Art for Selfies

. . . millions of Americans now regularly eat French-fried potatoes with their fingers. We have sunk, anthropologically speaking, beneath the level of the fork. The daily, unrecorded habits of a people are measures of its values. A disintegrated civilization shows not only in the low level of the arts, but in its pop entertainment and its lunchbox.
                                                   John Senior, The Restoration of Christian Culture

Nothing is more exhilarating than counting oneself an accomplished spotter of cultural decay. We relish the frisson of it even while we wring our hands. So I know what you  think when you hear that the world’s first art museum catering to selfie mavens has opened in Manila. You say to yourself: We have descended from finger food down, down, all the way down to wanton flippancy in a temple of art. Worse, a pretend temple—a garish, tacky, tongue-in-cheek anti-temple.


Selfie with Mona Lisa


Quite right. Yet despite that, there is something endearing about this goofy, impertinent, interactive sacrilege. We have enough vulgarities to purse lips over. This does not have to be one of them. Let me try to explain.

Previously tagged the social network capital of the planet, the Philippines have now been anointed the selfie capital to boot. According to research by Time Magazine, Manila, followed by three other Philippine cities, averages more selfies per 100,000 people a day than anywhere else in the camera phone world. You can tunnel into the sociology of this on your own. What interests me is the museum itself, Art in Island.

The whole point of Art in Island is to let people pose for selfies in front of the art on the wall. They can even touch it. And they are exempt from the absurd hush that we museum-goers adopt to prove ourselves pious appreciators of strict observance. Visitors to Art in Island can hold up their selfie-sticks, open their Instagram app, noodle the image, add a caption, and send it giggling into the wide world. It is Everyman’s catchpenny variant of the hoary old message in a bottle tossed on the high seas.

Man kissing fishWhat is the message here? It is in code, but bear with me. I think it is this: that we, in our First World affluence and leisure, have made a fetish of art. The gift that it is has swollen like a puff-adder into a dogma. And a moral tonic. The Philippines, by contrast, have not had the same history of grand acquisitions that find their tax-advantaged way into public collections. Art in Island is a poor nation’s finger in the eye of the cult of art. It is an antidote to the peculiar twist taken by modernity’s bent toward idolatry.

We are a happy band, we aesthetes. We tell ourselves that art awakens the faculties by which we perceive God.  Yet, quite possibly, it runs the other way around. It is the religious mind—quickened but still restless—that grants to visual art its status as a locus theologicus. (Gilson was terse: “There is no necessary connection between the fine arts and religion.  .  .  . Religion exists in religious men.”) We distill art from the labor of its making, and quarantine it from the boundless variety of human creativity. Thereby, we raise it to an object of devotion.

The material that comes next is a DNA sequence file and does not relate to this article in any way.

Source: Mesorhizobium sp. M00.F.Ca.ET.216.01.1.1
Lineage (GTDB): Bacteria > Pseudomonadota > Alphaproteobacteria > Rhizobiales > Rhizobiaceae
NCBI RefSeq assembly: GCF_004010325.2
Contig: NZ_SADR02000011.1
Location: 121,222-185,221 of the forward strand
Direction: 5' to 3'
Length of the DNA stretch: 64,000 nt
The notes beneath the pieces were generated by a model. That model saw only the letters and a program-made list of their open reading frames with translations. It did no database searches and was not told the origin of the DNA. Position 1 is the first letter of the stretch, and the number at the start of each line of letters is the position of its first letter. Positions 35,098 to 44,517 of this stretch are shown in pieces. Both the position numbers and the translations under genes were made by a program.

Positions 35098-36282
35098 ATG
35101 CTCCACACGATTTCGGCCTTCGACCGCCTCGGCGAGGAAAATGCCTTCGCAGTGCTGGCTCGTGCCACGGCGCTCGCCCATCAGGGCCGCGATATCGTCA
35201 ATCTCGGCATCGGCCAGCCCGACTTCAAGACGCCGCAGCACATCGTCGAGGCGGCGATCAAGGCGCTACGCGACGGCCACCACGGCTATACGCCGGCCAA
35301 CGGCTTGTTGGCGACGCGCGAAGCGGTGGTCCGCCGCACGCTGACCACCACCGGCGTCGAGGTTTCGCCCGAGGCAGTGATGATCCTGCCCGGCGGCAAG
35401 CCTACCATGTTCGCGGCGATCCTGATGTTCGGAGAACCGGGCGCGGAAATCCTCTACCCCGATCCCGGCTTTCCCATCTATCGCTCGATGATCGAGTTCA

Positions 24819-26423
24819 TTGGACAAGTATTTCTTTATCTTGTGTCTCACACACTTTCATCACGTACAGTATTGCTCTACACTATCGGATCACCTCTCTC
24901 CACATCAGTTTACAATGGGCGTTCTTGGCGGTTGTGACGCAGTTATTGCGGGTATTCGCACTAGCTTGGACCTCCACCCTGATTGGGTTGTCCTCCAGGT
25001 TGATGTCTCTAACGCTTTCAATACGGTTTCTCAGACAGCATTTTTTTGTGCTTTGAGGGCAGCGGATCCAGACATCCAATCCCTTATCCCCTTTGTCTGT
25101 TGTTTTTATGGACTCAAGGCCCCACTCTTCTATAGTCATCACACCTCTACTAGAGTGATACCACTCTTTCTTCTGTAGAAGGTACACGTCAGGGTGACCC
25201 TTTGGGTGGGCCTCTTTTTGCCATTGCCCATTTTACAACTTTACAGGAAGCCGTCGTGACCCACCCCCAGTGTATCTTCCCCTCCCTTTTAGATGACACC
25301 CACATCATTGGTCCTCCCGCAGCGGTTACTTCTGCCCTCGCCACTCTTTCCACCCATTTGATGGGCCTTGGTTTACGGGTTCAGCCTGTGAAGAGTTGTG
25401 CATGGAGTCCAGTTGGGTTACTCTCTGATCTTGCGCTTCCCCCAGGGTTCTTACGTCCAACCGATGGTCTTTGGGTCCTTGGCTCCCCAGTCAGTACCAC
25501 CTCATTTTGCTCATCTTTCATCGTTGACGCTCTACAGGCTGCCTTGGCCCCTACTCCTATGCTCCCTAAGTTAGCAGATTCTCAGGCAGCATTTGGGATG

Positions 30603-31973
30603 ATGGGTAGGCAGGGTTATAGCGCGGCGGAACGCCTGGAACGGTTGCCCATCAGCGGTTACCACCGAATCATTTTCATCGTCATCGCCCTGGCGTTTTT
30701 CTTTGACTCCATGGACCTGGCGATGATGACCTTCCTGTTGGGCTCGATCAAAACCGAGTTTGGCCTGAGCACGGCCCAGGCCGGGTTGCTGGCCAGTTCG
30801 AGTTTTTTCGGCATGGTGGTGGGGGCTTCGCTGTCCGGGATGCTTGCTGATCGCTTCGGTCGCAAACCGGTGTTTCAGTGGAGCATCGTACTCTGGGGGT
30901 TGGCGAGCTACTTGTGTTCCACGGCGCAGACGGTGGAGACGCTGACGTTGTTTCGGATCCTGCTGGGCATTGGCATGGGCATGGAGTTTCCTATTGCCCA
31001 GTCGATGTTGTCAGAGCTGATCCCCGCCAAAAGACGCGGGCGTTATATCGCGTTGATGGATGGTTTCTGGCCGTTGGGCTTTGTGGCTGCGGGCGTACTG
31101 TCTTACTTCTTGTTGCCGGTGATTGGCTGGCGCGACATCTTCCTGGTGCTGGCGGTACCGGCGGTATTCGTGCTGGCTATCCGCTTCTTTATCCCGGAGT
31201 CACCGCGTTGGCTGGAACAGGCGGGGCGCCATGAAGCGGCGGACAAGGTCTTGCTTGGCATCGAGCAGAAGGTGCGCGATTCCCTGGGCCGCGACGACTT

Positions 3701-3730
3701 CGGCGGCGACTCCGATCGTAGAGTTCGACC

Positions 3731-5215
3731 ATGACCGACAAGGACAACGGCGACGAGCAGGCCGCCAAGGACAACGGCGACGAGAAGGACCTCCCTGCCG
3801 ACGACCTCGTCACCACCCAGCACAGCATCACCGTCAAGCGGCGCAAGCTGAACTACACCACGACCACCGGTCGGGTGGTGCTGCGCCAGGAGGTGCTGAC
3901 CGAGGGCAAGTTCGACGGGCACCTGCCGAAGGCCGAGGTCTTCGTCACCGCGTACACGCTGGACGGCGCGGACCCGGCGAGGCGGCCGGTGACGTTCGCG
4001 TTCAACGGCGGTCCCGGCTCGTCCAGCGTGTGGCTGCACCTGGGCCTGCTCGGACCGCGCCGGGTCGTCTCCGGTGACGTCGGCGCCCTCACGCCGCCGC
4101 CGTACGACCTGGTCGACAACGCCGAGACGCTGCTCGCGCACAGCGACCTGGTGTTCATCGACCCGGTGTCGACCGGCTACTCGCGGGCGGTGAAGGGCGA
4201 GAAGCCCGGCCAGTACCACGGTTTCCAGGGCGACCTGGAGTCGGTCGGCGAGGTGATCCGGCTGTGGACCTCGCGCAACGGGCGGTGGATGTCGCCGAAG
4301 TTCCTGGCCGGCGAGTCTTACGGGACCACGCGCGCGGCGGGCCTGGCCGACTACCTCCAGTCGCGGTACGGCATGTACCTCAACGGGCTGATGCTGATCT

Man stepping out of paintingOnce we dematerialize art and make it a springboard for other interests, philosophy and theology among them, we hardly have to look at it. Much art-and-beauty discourse is less about art—the thing seen—than a display of the observer as an acolyte of the beautiful. Often as not, the true object of consideration is that golden panorama visible from the piazza of one’s own sensibility. It becomes a selfie of another kind. Behold the beholder.

Christianity decreases while art-consciousness intensifies and spreads. More than half of American art museums were founded after 1970. New ones continue to open; older ones renovate and expand. Meanwhile, church attendance shrinks. Table 75 in the 2012 U.S. Census shows those who self-identify as having “no religion” more than doubled between 1990 and 2008. Upsurge in the authority of art is a useful index of the atrophy—or displacement—of faith in Judeo-Christian sources of revelation. On the evidence of Art in Island, Filipinos have ducked a First World god.

The Mediterranean after the beheading of twenty one Copts. Photo: Universal News & Sport.
The Mediterranean after the beheading of twenty one Copts. Photo: Universal News & Sport.

While Christian circles contemplate the redemptive power of beauty,  a conquering Islam reasserts itself. It advances in defiance of our trust in art’s contribution to “the good.” The Cross was bloody awful. Harrowing. Few of us can bear to look. It is easier to repeat the mantra—unearned by you and me—that beauty will save the world.

Our beguiling but deceptive stress on art and beauty brings to mind The Garden of the Finzi-Continis, Vittorio de Sica’s 1971 film about a sophisticated Jewish family in Italy during the rise of Mussolini. Their ease and cultivation obscured the magnitude of the threat marshaling against them. In the end, they walked politely to their extermination, the refinement of their upbringing no stay against barbarism. It was annihilated with them.

Art in Island could not have come at a better time. Join me in praying for franchises to open in Paris, New York, Berlin, Florence, every art capital in the Western world.

Note: Art in Island has no website but the museum does have a Facebook page.